ANZ bank on the other hand always send a code to the mobile phone to verify your login (I love this).

Edit: after reading this thread, i quickly change my assword. the last time I changed it was in 2012!



LOL, assword.

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  Reply # 965896 13-Jan-2014 09:39 Send private message

Regarding goods iobtained using stolen credit card details, I have a friend in USA whose account details were gained by someone stealing out of post boxes.

They then bought goods online or in a shop giving the same address associated with the cards, BUT asked for delivery to be either very early in the morning or last thing at night. An associate would then park near the address concerned and when the Fedex van turned up would pretend to be "just walking home now", show ID and take the goods.

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  Reply # 965920 13-Jan-2014 09:53 One person supports this post Send private message

charsleysa: Well off the top of my head a good way to do it would be to create a temporary PayPal account with spoof details with an anonymous email address, then transfer the money from the bank account to PayPal.

From there I find a few BitCoin trading centres and trade the currency in for BitCoin, then flush it through a few trading centres splitting it up to create some false trails sending them through the black markets.

After that I consolidate them all together again, then transfer it to another fake PayPal account, and from there into my real bank account.

As for a bank account being hacked... Bull. ****.
Can't be done by an amateur, even pros.

As for key logging that doesn't work as NZ banks use 2 stage login in which the second stage can't be key logged.

It's more likely that whoever stole the money knew the victim well enough to guess the password and answer the 2nd stage question.


1.  You can't transfer money to PayPal from NZ Bank Accounts.  Credit card only.  And even then, adding a bank account to PayPal (which is withdrawal only) still requires several days as they do a test deposit and ask you to verify to them how much they deposited to validate that you own it.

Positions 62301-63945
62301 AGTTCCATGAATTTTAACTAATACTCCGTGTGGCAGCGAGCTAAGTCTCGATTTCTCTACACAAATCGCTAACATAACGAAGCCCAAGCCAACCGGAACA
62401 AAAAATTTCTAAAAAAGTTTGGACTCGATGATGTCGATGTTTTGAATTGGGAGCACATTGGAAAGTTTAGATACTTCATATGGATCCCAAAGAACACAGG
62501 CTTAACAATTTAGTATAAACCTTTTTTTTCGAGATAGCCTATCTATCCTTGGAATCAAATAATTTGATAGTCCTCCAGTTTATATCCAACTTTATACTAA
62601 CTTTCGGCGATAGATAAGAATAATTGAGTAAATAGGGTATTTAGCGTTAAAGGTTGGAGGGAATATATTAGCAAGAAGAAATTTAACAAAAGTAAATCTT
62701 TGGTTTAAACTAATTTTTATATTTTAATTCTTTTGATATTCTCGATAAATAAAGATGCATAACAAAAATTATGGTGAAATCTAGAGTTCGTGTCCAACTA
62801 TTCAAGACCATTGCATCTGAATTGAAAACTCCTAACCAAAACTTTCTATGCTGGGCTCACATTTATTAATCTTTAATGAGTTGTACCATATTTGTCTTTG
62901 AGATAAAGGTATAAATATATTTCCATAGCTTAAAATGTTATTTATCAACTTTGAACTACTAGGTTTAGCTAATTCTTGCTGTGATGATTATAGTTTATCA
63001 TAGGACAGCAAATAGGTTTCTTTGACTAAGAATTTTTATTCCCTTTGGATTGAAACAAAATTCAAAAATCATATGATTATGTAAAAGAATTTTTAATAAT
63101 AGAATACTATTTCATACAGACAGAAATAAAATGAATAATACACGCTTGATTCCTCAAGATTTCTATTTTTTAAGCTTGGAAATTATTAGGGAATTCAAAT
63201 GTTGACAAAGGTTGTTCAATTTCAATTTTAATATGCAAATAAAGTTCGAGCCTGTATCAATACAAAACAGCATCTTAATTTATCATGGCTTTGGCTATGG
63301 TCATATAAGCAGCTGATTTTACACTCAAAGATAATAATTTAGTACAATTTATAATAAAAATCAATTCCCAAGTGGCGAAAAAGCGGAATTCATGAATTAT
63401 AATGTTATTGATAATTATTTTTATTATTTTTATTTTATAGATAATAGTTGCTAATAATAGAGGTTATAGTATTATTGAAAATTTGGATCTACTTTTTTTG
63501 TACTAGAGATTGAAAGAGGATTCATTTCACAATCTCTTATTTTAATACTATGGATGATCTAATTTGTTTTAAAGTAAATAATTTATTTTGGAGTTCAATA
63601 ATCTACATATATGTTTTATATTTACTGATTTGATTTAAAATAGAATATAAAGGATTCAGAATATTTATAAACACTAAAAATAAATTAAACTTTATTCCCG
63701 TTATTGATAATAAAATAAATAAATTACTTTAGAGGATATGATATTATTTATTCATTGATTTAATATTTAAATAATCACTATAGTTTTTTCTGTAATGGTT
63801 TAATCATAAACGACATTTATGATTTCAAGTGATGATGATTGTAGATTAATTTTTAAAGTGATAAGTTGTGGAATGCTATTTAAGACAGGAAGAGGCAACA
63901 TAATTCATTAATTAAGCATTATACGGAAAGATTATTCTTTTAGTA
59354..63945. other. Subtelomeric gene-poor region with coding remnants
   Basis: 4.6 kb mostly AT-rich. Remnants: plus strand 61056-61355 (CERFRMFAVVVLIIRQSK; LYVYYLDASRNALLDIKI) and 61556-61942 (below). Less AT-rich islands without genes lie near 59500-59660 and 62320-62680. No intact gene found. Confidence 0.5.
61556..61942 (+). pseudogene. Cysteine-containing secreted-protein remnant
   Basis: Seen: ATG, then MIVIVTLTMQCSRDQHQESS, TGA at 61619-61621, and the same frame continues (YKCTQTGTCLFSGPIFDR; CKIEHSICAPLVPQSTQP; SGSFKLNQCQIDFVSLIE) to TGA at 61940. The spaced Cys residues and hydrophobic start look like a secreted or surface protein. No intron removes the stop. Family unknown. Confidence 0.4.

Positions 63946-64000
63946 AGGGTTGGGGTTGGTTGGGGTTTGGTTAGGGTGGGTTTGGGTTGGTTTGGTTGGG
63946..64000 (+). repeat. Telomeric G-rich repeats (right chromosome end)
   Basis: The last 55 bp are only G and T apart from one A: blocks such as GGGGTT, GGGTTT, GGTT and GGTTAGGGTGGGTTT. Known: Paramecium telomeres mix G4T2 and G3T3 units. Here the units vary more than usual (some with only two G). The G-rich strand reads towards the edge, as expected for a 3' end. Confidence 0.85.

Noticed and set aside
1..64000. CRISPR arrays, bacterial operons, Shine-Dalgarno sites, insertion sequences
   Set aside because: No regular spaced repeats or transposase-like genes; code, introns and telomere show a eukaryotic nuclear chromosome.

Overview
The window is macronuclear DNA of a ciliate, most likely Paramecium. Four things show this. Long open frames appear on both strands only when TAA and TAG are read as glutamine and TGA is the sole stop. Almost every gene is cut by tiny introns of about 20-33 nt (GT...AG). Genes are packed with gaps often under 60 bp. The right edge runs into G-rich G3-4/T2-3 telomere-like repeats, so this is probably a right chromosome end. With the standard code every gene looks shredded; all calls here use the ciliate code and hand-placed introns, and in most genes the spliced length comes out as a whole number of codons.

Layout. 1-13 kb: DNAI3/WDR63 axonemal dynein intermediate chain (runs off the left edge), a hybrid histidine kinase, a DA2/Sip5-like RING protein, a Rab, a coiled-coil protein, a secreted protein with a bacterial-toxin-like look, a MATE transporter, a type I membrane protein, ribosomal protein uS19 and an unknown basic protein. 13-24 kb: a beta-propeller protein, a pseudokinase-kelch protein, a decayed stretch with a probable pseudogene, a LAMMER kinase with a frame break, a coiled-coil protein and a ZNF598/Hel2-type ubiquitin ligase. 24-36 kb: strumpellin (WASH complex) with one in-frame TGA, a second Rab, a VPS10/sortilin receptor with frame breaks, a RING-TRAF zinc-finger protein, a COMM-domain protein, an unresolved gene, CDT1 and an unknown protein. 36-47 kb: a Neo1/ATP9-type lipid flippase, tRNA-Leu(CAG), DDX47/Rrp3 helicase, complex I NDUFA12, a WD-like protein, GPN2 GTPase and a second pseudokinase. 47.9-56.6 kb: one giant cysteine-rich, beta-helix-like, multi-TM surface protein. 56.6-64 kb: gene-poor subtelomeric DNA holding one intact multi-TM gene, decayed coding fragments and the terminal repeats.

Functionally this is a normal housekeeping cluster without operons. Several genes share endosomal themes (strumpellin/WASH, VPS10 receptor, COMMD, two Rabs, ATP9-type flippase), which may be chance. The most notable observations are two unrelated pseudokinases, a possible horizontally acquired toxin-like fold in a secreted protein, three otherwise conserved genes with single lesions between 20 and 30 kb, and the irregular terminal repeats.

2. Bitcoin is traceable.  It's not anonymous in the slightest.

3. The banks in NZ with actual 2 factor login are the minority.  ASB does not.  TSB does not.  Westpac does not.  ANZ does not.  Kiwibank does not.  BNZ does.  Westpac may (but in my experience, never has) prompt you for your secret question after logging in, but the questions are preset ones that anyone with access to a public library (birth records, electoral roll) or Facebook (your dog's name) will know.

I don't think you researched this at all, did you?

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  Reply # 965932 13-Jan-2014 10:01 Send private message

Pretty sure Kiwibank does do 2 factor - it asks for Code and password, then asks you to click to fill in pre-answered questions (so keyloggers will not go).

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Ultimate Geek
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  Reply # 965940 13-Jan-2014 10:15 Send private message

Keylogging is stoneage tech for this stuff. Modern malware installs in the browser and connects back in real time.  This gives a couple of options for bypassing 2FA.

1. Just generate an fake additional 2FA request via faked failed login or re-authentication required message. Then harvest the 2FA token for a session proxied through the victims computer, so the bank sees everything from the same IP.